Abstracts - Morgana Maria Fonseca

Type of the Presentation: (Poster)


Morgana Maria Fonseca¹*, Eraldo Lima¹, Angelo Pallini¹, Arne Janssen²

1 Department of Entomology, Federal University of Viçosa, Viçosa, Minas Gerais, Brazil. emails: MMF: morganamaria.fonseca@gmail.com; EL: mothman@ufv.br; AP: pallini@ufv.br

2 Evolutionary and Population Biology, IBED, University of Amsterdam, Science Park 904, 1098 XH, Amsterdam, the Netherlands. email: arne.janssen@uva.nl

* Correspondence: morganamaria.fonseca@gmail.com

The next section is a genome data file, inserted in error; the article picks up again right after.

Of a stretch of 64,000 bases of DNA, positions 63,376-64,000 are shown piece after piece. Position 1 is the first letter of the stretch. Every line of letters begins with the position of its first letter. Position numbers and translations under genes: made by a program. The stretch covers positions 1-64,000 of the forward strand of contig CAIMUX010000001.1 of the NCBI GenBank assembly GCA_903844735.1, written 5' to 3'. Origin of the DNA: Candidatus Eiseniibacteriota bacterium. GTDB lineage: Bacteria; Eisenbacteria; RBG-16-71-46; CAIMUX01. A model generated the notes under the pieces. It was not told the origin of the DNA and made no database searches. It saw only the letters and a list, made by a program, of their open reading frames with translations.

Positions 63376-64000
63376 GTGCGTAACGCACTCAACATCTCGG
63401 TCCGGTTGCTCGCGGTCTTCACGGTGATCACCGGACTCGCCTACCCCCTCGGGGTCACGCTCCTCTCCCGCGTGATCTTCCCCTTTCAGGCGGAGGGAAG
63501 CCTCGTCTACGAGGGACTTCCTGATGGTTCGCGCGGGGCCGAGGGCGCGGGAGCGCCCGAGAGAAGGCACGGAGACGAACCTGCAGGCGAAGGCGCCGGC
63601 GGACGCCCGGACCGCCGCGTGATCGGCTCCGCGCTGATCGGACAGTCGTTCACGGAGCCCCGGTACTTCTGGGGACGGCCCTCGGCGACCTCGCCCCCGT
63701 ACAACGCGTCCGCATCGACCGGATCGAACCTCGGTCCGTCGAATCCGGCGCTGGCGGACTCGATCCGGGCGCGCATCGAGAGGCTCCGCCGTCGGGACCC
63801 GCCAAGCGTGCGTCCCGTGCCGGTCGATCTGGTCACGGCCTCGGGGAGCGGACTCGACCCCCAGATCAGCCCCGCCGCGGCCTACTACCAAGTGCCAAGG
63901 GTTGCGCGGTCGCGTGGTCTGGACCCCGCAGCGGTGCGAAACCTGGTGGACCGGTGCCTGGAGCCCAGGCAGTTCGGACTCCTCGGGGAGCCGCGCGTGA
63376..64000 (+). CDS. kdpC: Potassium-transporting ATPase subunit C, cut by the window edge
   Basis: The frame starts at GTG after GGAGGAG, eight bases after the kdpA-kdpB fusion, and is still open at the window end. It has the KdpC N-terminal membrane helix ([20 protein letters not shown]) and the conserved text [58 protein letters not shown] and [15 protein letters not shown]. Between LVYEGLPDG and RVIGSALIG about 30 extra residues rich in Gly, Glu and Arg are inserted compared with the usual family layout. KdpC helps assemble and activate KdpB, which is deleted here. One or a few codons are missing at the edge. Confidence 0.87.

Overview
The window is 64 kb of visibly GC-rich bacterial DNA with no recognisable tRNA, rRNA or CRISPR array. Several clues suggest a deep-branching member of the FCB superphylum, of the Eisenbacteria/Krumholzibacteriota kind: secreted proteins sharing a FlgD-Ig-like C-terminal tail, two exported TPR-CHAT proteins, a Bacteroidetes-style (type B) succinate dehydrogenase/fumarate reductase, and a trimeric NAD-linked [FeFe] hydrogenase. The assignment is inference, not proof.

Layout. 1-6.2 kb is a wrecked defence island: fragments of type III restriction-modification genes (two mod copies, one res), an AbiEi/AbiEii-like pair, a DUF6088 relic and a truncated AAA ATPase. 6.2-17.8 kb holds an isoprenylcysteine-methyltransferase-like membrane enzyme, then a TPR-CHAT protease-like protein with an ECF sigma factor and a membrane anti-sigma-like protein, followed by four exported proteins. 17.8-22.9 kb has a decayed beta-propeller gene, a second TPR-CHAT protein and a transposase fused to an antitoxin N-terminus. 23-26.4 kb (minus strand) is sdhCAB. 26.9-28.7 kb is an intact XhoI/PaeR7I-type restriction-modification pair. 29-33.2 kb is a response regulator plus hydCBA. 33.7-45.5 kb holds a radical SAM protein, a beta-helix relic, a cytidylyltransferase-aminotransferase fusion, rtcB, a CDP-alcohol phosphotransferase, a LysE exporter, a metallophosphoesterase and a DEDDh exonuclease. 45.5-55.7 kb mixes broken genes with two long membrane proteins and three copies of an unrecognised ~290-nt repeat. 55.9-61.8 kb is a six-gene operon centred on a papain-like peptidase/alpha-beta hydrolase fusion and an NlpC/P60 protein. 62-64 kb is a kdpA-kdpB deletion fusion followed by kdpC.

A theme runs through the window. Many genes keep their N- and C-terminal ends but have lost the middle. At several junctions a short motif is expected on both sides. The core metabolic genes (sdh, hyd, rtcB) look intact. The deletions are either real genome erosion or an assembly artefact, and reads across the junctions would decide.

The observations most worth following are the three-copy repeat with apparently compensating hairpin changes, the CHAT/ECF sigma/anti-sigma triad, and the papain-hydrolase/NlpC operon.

Arthropod predators are known to use a wide diversity of volatile cues during their foraging activities. The response to these volatiles determines habitat selection and distribution of species, as well as the occurrence and strength of interactions within food webs. For example, chemical cues are known to mediate avoidance of competitors within trophic levels. It is therefore of paramount importance to explore how the response of predators to volatiles associated with potentially interacting species affects their distribution. Predatory mites are commonly used as biological control agents and the species Phytoseiulus macropilis and Neoseiulus anonymus are considered to be released together to control an important pest, the two-spotted spider mite Tetranychus urticae. It is not known how these predators respond to odours emanating from prey patches invaded by heterospecifics, which is important to determine their interactions and, ultimately, their combined effects on the pest. Using a Y-tube olfactometer, we therefore investigated whether these two predatory mites avoid the presence of the other species using the volatiles emanating from plants with prey and heterospecifics. Whereas both P. macropilis and N. anonymus were significantly attracted to volatiles of plants infested with spider mites, neither of the predators avoided volatiles from prey patches occupied by the heterospecifics. The increased joint use of several species of natural enemies for biological control highlights the importance of exploring the mechanisms and functions of volatiles mediating interactions within the third trophic level. Chemical cues have important implications for ecological interactions and evolutionary processes, however, studies of odour-mediated avoidance of competitors are limited to a small number of species, yet deserve more attention.